hi everyone …
why is this blog called change therapy? i can’t give you the exact historical reasons for it – i dimly remember that it was past 1 am when i first started this blog, so who knows what exactly prompted me to come up with that term.
however. i’m a big fan of the “talking cure” gang – scott miller, barry duncan, and a bunch of other interesting people at the institute for therapeutic change. and i know i had been reading some very interesting stuff in scott miller’s “escape from babel” when i first started this blog. here are a few quotes from that book that i really like:
the aim of counselling/therapy is to start the solution process rather than to stop the complaint … therapists are more likely to facilitate hope and expectation in their clients when they stop trying to figure out what’s wrong with them and how to fix it and focus instead of what is possible and how their clients can obtain it
if we focus on stopping the problem, then a) we still focus on the problem and b) there’s a danger of getting stuck (once the problem is solved, then what?)
whatever methods we use, it should remind the client of a previously successful experience
change happens much easier when we recognize its possibility, at least at some level. there is a story about some ships around the time of columbus approaching an island but the people on the shore could not see the ships because they had no concept of “ship” at all. they were just meaningless blips on the horizon.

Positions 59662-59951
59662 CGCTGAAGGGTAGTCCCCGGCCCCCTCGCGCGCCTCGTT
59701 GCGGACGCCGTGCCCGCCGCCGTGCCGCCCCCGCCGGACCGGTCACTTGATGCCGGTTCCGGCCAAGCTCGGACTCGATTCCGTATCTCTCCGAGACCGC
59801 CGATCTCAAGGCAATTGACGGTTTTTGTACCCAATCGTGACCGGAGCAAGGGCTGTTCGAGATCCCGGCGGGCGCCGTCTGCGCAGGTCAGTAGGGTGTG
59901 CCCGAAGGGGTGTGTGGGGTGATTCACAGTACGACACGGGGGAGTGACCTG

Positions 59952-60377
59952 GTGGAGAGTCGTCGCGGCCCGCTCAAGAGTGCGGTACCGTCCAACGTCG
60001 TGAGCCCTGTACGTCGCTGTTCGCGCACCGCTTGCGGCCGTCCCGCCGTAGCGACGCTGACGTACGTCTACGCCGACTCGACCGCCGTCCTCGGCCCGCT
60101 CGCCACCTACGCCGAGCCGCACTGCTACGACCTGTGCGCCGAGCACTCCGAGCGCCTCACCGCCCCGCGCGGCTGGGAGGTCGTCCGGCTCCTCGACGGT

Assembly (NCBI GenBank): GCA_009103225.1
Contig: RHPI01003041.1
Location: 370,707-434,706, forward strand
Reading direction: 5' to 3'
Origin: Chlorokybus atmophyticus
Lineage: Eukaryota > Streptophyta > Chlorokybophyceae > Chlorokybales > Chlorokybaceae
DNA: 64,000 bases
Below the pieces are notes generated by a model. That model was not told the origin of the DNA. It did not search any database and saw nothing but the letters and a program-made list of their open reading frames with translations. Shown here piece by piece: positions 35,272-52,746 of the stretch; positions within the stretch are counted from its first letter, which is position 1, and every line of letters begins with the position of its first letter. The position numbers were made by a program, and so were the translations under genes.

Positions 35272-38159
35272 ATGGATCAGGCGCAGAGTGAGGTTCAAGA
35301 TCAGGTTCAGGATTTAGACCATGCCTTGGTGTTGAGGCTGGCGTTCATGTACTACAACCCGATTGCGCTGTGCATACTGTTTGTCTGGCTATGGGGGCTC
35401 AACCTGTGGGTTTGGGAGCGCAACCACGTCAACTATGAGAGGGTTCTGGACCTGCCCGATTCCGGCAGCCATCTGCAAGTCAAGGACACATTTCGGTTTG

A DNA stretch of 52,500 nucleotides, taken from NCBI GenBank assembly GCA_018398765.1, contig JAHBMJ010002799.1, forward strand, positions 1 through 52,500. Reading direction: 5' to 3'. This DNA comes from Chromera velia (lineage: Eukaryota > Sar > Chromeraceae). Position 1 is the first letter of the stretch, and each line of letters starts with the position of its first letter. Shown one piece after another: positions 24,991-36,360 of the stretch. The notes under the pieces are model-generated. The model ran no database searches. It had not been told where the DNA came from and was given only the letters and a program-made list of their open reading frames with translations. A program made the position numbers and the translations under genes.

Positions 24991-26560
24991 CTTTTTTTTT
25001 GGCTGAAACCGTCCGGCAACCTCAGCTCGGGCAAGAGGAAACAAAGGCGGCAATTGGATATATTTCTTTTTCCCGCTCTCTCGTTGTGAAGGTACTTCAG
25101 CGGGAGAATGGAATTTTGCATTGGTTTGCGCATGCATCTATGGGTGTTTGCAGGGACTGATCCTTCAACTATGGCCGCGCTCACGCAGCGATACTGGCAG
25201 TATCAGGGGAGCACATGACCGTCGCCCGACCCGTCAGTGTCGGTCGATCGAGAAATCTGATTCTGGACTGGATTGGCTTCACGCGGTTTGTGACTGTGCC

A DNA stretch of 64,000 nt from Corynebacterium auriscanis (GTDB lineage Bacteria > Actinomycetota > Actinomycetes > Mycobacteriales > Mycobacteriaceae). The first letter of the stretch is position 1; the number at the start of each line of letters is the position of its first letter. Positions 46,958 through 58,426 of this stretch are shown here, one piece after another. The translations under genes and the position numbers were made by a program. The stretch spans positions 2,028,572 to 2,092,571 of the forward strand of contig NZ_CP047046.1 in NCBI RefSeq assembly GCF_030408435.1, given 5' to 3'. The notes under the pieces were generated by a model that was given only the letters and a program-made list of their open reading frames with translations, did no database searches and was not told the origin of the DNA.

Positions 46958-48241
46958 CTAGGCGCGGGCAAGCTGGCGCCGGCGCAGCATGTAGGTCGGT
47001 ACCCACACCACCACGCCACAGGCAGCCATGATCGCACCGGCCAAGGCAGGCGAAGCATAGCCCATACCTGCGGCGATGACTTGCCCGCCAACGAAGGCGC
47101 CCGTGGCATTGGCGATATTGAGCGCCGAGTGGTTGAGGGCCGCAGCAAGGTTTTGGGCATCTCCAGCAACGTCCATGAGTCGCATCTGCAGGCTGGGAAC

questions that can be asked about previous change experiences:
– how does change usually happen in your life?
– what do you do to change anything? (e.g. how you dress, when you start a new job, etc.)
– how do others in your life help you make changes?
research convincingly shows that people come to therapy not because they have problems but because they have become demoralized about their chances of resolving particular challenges.
we all have problems, all day long. many seem completely insignificant to us – but they may be huge for others. i have always been fascinated by how one client may be totally desolate about her money problems and brush even the most difficult relationship problems aside (“oh well, it’s not so great but i’ll deal with it”) while the very next person may face completely opposite dilemmas. so again, what we want to work on is that there is a solution (yes, this is really a ship out there on the horizon) and, even more importantly, that creating solutions is possible, just as it is possible to solve the myriads of “small” problems that we encounter at every turn of our lives.
hmmmm … this all reminds me of something they say in 12 step programs:
“live in the solution!”